Household spending in Britain has fallen at an unprecedented rate over the past three years, an economic study claimed today.
In an analysis of the last recession, the Institute of Fiscal Studies (IFS) also said there were marked changes in the areas people cut back on compared with previous economic downturns.
Household expenditure fell by 5% in real terms between 2008 and the first quarter of 2009, when Britain was last officially in recession, but unlike the previous two downturns, in 1980-81 and 1990-91, spending has still not recovered to its pre-recession levels.
Food purchases were significantly lower in the last recession due to higher food prices, along with lower spending on holidays, alcohol and eating out.
Consumer durables expenditure, though, was little changed during 2008-09, something the IFS attributes to the temporary cut in VAT and the vehicle scrappage scheme introduced by the last government. In the previous recessions, consumer items saw the largest reductions in spending, according to the IFS.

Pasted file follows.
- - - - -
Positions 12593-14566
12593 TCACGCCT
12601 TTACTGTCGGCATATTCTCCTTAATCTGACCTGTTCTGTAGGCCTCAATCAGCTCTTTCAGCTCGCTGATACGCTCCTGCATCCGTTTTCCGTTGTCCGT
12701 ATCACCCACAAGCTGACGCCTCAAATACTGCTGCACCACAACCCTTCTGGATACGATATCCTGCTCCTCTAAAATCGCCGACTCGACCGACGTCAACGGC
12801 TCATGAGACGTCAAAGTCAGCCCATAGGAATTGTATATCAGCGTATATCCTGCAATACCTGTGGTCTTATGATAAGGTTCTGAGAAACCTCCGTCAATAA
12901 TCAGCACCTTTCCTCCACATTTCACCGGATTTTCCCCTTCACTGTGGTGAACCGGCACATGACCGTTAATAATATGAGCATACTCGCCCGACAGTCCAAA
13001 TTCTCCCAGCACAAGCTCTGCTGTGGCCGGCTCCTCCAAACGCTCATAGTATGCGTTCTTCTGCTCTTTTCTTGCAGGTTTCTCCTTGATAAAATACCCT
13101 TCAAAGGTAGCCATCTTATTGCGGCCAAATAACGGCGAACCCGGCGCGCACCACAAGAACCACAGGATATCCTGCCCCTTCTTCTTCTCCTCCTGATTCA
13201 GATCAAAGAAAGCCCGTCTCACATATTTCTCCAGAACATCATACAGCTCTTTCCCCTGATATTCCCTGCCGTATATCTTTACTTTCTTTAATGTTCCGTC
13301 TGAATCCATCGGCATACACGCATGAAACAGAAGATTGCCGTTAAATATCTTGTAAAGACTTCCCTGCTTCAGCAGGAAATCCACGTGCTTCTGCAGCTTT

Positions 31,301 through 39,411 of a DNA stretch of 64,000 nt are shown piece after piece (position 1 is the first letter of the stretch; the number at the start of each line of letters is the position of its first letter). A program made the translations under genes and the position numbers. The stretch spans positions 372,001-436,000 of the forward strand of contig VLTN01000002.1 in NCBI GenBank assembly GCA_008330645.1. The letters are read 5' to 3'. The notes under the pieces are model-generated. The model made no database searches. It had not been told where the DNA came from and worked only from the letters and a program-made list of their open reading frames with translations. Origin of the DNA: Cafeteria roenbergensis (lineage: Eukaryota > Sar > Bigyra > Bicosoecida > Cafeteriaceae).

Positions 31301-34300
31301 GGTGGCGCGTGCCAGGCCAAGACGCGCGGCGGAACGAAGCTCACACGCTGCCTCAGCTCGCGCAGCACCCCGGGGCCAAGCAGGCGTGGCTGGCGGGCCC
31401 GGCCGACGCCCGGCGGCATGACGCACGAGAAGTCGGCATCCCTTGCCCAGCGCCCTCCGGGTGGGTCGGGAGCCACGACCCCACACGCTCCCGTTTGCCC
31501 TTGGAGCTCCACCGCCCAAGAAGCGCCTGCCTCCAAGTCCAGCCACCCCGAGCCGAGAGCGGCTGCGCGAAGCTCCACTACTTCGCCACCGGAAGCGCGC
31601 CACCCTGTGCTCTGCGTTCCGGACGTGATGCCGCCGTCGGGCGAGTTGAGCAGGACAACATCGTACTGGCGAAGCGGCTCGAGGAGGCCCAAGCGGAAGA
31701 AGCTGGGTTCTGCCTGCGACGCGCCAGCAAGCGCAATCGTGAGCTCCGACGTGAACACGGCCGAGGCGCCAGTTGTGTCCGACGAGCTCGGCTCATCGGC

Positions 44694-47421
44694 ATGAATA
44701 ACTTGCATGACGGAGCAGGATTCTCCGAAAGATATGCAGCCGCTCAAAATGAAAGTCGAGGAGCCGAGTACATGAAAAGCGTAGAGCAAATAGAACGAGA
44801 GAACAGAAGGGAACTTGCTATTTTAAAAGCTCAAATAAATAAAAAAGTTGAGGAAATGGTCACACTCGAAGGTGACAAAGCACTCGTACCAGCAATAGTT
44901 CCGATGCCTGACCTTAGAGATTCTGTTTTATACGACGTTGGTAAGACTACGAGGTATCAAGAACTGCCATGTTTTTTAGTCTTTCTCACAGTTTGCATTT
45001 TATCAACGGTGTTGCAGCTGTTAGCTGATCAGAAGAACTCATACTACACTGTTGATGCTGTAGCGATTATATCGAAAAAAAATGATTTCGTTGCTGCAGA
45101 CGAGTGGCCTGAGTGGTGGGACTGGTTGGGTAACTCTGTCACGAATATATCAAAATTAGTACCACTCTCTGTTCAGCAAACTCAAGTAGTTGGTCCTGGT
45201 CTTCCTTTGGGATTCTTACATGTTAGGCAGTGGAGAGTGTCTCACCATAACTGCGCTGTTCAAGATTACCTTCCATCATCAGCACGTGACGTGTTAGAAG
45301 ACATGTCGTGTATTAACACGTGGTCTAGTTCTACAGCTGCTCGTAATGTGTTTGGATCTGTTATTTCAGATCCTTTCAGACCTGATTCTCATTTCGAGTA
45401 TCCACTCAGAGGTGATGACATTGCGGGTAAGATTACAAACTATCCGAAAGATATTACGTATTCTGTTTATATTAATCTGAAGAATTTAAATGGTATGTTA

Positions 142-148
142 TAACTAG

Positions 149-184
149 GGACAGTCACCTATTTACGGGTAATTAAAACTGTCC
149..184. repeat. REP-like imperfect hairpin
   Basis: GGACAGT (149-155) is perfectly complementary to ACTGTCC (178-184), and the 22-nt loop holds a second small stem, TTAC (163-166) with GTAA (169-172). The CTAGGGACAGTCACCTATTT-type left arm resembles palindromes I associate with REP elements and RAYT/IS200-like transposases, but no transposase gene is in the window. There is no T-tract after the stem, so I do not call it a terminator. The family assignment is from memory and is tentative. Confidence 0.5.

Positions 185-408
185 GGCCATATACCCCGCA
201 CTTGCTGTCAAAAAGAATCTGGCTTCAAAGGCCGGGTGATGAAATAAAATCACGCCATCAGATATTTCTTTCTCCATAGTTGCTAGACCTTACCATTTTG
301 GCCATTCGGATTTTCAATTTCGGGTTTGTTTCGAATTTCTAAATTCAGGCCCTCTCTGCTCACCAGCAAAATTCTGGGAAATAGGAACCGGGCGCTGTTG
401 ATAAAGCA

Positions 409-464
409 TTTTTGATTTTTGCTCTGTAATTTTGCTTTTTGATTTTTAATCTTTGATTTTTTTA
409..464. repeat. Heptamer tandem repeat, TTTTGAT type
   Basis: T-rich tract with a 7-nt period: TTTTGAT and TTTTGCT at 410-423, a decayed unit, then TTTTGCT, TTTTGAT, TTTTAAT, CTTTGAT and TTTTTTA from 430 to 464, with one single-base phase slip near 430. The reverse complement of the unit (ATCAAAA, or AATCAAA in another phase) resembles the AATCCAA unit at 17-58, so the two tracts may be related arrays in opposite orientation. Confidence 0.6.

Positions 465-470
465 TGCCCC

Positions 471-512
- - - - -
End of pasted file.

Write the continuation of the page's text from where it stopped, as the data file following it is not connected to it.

The think-tank also said it was young households, where the oldest person was under 35, which reduced spending fastest while households with people over 64 carried on with little change.
Cormac O'Dea, a research economist at the IFS, said the pattern of household expenditure is crucial to the understanding of the path of the economy as it accounts for about 65% of GDP.
He said: "Continued economic weakness has gone hand in hand with continued low levels of household spending and the drop in spending since 2008 has been unprecedented in recent history both in its scale and its persistence."
Last month, the IFS warned the impact of public spending cuts and tax rises on UK household income would be felt for up to 10 years.
Government forecasts made in March implied twice as long a period of spending below the pre-recessionary period than in the previous two downturns, the IFS said, but even these forecasts are now regarded as too optimistic.